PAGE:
When Jesus was in the house of Simon the leper and as they were at the table, a woman approached Jesus with a vial of very costly perfume. The vial was made of alabaster, which is a soft stone that was often used for sculpture and, as in this case, to make household vessels. The perfume that it contained was very valuable, probably worth about three hundred denarii. This amount may not mean anything to you or me, but one denarius was what a man was often paid for one day’s work. This made this container of perfume worth almost a year’s salary. 

At the Feet of Jesus

The woman, it turns out, was Mary, the sister of Lazarus. Lazarus was the man whom Jesus had brought back to life some time earlier. Just before Jesus had done that, Mary had fallen at the feet of Jesus and said to him, “Lord, if you had been here, my brother would not have died” (John 11:32).

At the time, Mary probably thought, “It is too late now.” Indeed, at that point, Lazarus had already been entombed four days. Despite this, Jesus called Lazarus to come forth from the tomb. With the call of the voice of Jesus, the one who had been dead appeared at the opening – alive!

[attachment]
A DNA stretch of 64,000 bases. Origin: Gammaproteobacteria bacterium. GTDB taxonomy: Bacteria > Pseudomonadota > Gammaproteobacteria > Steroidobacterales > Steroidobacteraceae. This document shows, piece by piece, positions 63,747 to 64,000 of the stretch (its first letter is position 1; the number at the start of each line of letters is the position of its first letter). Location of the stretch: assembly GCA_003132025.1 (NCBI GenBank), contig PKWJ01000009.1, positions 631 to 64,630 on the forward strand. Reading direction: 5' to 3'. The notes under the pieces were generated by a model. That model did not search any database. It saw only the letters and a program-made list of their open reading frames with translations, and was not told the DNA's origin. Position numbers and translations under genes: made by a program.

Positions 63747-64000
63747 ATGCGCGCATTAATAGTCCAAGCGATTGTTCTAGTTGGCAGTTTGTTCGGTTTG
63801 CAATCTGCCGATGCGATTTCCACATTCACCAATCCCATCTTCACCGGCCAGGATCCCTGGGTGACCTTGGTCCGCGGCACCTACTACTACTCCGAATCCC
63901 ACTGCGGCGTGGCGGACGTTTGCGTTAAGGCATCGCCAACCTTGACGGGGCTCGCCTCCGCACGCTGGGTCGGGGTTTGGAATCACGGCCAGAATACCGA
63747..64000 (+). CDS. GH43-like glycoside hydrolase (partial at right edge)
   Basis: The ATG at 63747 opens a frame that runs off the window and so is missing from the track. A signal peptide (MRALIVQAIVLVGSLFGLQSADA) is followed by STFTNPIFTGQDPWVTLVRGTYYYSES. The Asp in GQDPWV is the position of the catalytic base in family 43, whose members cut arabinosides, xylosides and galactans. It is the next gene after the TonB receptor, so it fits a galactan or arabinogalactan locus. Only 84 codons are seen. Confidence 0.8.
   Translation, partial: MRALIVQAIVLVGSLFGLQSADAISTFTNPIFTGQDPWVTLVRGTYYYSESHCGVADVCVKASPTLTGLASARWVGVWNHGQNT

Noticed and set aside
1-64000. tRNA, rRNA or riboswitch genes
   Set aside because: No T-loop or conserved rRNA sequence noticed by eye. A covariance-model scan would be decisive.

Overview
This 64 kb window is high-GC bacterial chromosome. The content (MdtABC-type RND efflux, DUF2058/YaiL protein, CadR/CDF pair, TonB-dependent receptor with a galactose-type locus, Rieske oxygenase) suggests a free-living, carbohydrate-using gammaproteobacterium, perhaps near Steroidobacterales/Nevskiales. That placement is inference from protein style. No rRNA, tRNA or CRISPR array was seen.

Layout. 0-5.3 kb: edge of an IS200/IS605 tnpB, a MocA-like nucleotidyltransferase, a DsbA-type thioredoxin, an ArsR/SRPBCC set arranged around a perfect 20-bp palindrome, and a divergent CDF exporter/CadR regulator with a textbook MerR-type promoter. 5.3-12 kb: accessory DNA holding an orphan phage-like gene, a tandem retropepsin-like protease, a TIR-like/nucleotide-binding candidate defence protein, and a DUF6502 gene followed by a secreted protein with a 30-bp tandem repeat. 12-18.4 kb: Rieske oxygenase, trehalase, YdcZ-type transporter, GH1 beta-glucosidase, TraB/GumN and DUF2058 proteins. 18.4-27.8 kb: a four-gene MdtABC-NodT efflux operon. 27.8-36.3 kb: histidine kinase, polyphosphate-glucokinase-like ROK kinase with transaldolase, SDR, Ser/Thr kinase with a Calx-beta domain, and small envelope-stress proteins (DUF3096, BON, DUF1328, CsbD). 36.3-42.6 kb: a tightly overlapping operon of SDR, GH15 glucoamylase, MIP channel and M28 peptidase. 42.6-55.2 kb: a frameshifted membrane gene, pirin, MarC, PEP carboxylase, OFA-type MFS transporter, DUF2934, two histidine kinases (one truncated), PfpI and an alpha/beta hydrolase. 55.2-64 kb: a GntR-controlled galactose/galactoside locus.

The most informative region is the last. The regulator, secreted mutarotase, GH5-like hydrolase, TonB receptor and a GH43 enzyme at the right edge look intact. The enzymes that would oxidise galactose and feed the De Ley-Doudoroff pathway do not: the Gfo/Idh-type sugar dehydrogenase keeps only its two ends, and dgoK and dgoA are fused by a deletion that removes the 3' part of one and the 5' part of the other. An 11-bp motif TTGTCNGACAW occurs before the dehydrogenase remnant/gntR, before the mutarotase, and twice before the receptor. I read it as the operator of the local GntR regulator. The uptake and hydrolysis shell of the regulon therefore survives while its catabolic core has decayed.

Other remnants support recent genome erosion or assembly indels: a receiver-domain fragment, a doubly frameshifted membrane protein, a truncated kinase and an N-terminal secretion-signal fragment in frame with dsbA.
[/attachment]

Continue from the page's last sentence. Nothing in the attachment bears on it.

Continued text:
On yet another occasion, Mary was again found again sitting at the feet of Jesus. At this time, despite the work around the house that her sister Martha thought important, Mary saw the greater need at that moment to sit at the feet of Jesus and listen to his teachings (Luke 10:39).

Now here again, not many days before the crucifixion of Jesus, Mary was once again found at the feet of Jesus. She knelt down and broke the spout on the vial of perfume. Presumably, the vial had a spout with a stopper of some kind. It must have had one where someone had put in the perfume at the beginning. 

Mary’s Commitment

But Mary did not pull out the cork. She did not merely open the vial. She broke the spout. This act of breaking the vial was one of commitment. It was not the same as removing a cap so that she could pour out a portion of the contents. Whatever Mary intended to do with the perfume, she meant to use all of it.